How a Sachet of Micronutrient Powder Boosts Somali Children’s Health and Development

Thursday, March 19, 2015

Hargeisa, Somaliland March 2015: Hasha Abdi Abdullahi was desperate. She was living in a makeshift camp for the displaced in Hargeisa with her seven children after being forced to leave her home, 50 kilometres away, because of drought. She was heavily in debt and her three-year-old son, Abdisalam Mustafa Farah had started to refuse all food and showed signs of being malnourished.

“His hair turned orange,” says Hasha. “He likes being with his friends but when he stopped playing with them, I realized his condition was getting serious.”

She tried giving him medicine but his condition did not improve. Some days later, a community worker recommended that she buy a ‘Super Fariid’- a micronutrient powder that is sprinkled onto a cooked meal.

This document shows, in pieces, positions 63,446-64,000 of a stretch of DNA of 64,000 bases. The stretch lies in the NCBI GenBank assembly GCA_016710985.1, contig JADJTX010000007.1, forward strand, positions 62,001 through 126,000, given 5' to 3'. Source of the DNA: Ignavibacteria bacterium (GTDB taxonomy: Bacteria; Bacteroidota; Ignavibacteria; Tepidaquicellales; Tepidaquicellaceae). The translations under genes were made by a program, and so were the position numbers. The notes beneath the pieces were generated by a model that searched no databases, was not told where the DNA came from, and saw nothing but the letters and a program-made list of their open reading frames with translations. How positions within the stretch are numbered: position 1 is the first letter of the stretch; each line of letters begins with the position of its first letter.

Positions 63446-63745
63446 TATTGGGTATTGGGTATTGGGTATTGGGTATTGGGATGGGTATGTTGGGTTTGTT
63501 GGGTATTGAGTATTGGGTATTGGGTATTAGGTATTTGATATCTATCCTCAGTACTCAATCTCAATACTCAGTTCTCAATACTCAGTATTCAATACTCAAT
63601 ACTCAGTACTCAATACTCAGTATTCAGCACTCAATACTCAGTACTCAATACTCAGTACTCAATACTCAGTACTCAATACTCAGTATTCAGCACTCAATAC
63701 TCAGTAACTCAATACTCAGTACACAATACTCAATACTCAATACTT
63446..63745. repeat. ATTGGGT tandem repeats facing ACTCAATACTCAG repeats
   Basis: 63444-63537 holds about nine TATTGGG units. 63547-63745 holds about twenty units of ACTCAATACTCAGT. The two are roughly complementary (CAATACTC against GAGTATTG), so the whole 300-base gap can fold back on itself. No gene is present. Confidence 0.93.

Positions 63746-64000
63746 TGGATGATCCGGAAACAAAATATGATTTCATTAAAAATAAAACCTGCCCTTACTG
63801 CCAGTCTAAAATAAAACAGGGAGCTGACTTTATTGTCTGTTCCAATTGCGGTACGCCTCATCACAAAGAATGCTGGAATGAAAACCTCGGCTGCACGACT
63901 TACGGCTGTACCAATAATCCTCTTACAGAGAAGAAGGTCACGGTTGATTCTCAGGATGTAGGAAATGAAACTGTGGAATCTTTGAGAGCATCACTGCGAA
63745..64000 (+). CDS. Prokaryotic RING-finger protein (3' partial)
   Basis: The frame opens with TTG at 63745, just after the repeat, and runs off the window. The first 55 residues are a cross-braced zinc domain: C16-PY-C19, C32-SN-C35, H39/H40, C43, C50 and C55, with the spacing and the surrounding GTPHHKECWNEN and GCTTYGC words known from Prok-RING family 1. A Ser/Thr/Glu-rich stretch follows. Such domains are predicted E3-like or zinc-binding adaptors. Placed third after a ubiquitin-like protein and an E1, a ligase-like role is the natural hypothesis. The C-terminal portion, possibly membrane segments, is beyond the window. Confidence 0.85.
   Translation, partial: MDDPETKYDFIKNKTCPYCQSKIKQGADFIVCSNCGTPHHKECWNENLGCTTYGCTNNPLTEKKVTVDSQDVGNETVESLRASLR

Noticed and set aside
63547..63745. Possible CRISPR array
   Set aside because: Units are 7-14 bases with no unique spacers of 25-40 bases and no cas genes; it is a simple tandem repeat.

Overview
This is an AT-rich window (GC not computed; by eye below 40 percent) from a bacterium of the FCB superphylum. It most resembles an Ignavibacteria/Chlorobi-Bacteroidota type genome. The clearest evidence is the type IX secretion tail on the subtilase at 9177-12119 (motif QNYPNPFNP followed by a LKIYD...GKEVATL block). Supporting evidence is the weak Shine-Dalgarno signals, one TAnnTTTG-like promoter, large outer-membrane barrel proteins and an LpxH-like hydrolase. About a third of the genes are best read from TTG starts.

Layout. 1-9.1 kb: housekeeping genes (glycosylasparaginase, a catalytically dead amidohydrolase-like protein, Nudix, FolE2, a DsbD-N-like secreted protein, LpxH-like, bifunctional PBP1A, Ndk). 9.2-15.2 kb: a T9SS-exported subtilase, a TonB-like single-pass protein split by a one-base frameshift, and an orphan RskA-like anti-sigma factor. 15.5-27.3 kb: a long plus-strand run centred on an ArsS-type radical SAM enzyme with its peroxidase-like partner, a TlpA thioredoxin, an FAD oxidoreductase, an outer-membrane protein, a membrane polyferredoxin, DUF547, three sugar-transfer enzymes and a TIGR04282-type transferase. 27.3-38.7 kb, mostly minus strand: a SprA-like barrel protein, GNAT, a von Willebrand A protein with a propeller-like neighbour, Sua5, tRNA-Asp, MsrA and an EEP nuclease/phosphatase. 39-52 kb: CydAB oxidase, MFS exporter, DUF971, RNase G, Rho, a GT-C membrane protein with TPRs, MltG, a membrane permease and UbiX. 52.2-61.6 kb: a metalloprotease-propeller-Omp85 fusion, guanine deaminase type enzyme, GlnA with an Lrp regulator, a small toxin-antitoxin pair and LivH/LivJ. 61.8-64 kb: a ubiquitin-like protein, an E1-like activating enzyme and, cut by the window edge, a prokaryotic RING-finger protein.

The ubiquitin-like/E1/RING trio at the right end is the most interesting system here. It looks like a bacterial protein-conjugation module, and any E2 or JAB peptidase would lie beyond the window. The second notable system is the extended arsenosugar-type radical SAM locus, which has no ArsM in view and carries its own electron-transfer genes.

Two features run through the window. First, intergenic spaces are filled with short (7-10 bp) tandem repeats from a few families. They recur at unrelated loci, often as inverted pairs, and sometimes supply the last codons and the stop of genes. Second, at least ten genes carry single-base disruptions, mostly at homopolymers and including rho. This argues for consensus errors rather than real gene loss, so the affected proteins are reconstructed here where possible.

“If we hadn’t intervened at that stage Abdisalam would have become malnourished,” says Koos Dahir a community health worker, who goes from house to house educating mothers on the use of micronutrients powder for children. “At the same time we encourage mothers to improve their home diet by buying food with iron, and vitamins like vegetables.”

“This worked like magic.” exclaims Hasha as she cuts open the sachet and sprinkles the powder onto her son’s meal. “I gave him the powder and my son got his appetite back and as you can see he is now much better.”

Another mother, Halimo Hassan Ahmed had a similar experience after her ten month old baby Abdi Rahman failed to thrive despite continued breastfeeding. Halimo had been attending sessions on Infant and Young Child Feeding (IYCF) at a nearby health clinic to learn about feeding her child and providing proper nutrition.

Source: PSI Impact (link opens in a new window)

Health Care